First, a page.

4Source Banque Nationale Suisse, EBF, as of 2020

5Attention Induced Trading and Returns: Evidence from Robinhood Users by Brad M. Barber, Xing Huang, Terrance Odean, Christopher Schwarz :: SSRN

Disclaimer: The Content of this publication is for informational purposes only, you should not construe any such information as legal, tax, investment, financial, or other advice. Nothing contained in this article constitutes a solicitation, recommendation, endorsement, or offer to buy or sell any securities or other financial instruments in this or in any other jurisdiction in which such solicitation or offer would be unlawful under the laws of such jurisdiction.

When And For How Long?

Whether you decide to invest alone or with the help of a professional, there are two questions for you to consider: “When to invest” and “for how long”.

Let’s be clear - these are some of the most difficult questions to answer in finance. The first the is linked to what we call "market timing" and the second Is linked to what we call your investment horizon. Let us explain.

Are we there yet?

On paper answering "when should I invest?" is quite simple. First, you should Invest when you feel ready, and second, you should invest when the market conditions are favorable. "Favorable market conditions" describe an economic environment that is friendly and in which investment opportunities are likely to deliver financial returns. After reading chapter 2, you should have better visibility over the portion of your wealth that you can Invest without jeopardizing your financial situation. You’ve done your math and thus feel more prepared to act. But preparedness does not mean readiness. And we would be surprised If some emotions do not overwhelm you just before you push the "Invest" button.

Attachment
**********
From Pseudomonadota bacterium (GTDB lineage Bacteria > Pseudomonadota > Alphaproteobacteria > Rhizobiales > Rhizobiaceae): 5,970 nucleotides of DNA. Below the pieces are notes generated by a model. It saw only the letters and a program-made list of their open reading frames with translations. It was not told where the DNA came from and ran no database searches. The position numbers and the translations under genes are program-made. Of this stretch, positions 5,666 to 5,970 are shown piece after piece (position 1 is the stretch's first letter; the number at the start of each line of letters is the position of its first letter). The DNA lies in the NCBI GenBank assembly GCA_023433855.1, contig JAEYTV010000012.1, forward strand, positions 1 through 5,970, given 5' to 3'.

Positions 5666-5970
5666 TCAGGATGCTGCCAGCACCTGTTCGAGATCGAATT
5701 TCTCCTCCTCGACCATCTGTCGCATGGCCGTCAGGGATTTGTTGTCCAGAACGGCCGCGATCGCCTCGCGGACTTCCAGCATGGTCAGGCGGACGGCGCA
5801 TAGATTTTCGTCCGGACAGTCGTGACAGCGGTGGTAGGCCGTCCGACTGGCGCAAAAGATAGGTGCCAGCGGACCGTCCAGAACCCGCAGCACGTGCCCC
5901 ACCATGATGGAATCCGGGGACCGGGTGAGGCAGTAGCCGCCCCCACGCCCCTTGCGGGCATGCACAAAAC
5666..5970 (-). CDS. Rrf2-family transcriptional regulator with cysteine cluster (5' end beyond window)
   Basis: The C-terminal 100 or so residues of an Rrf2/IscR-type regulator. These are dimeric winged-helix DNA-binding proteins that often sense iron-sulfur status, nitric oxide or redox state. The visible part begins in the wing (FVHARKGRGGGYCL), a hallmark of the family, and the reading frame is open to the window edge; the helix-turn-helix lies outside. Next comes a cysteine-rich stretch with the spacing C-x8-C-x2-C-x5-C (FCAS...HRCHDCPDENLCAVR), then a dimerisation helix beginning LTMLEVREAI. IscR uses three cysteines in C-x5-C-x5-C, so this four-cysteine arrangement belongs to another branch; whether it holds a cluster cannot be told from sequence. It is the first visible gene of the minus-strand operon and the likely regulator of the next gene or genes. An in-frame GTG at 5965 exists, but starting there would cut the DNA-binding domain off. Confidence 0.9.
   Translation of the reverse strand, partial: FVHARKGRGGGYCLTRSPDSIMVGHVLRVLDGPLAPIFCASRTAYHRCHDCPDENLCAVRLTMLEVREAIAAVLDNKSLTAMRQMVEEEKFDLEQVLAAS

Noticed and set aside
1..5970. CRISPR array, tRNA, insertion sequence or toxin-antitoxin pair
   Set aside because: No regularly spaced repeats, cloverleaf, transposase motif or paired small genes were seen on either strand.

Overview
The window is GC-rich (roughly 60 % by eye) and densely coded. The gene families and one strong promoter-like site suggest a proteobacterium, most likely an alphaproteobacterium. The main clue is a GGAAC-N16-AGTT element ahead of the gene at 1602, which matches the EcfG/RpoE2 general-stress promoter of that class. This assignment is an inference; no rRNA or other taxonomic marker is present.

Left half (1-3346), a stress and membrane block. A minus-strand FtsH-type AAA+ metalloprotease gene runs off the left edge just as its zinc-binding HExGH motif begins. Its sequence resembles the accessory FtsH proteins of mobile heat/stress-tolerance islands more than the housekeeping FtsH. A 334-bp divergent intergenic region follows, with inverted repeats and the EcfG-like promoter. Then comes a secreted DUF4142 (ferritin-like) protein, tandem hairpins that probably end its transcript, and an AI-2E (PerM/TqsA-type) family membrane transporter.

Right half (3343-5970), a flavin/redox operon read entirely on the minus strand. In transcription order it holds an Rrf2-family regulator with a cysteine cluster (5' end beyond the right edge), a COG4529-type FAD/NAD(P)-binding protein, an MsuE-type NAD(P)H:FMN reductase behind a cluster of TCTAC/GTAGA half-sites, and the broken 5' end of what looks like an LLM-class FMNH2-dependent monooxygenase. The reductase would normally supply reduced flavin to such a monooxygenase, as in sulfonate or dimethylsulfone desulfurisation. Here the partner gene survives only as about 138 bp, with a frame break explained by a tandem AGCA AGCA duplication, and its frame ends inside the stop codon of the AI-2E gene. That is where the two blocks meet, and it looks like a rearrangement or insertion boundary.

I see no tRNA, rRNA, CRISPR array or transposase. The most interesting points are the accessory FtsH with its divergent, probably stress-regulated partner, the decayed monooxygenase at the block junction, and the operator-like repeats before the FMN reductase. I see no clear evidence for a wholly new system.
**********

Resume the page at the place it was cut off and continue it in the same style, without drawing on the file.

It’s normal to experience thoughts like, "is It really the right time to Invest?", "a lot of bad things are happening in the world right now and I have heard it could get worse...".

Our emotions are powerful allies that help us do good things like make ethical investment decisions. But they can also get in our way. Take fear: It originates from a small part of our brain called the amygdala. It’s a powerful mechanism that can help us act in dangerous situations. But it also greatly affects our capacity to think and sometimes prompts us to take the wrong financial decisions, like selling our investments too quickly or overestimating risks that affect us. Suppressing emotions is impossible – they're embedded in our brains - but we can manage them. Here are a couple of techniques worth trying:

  • Regularly reviewing your investment strategy to make sure you stick to it
  • Embed safeguards in your investment process (for example, you can invest gradually)
  • Accept that investing necessarily Involve risks

Ultimately, building a successful investing process is as much a matter of knowledge as it is a matter of self-control. And the good news is that with a little focus and patience, we can cultivate both. This leaves us with the other question: “Is it a good time to Invest In market right now?”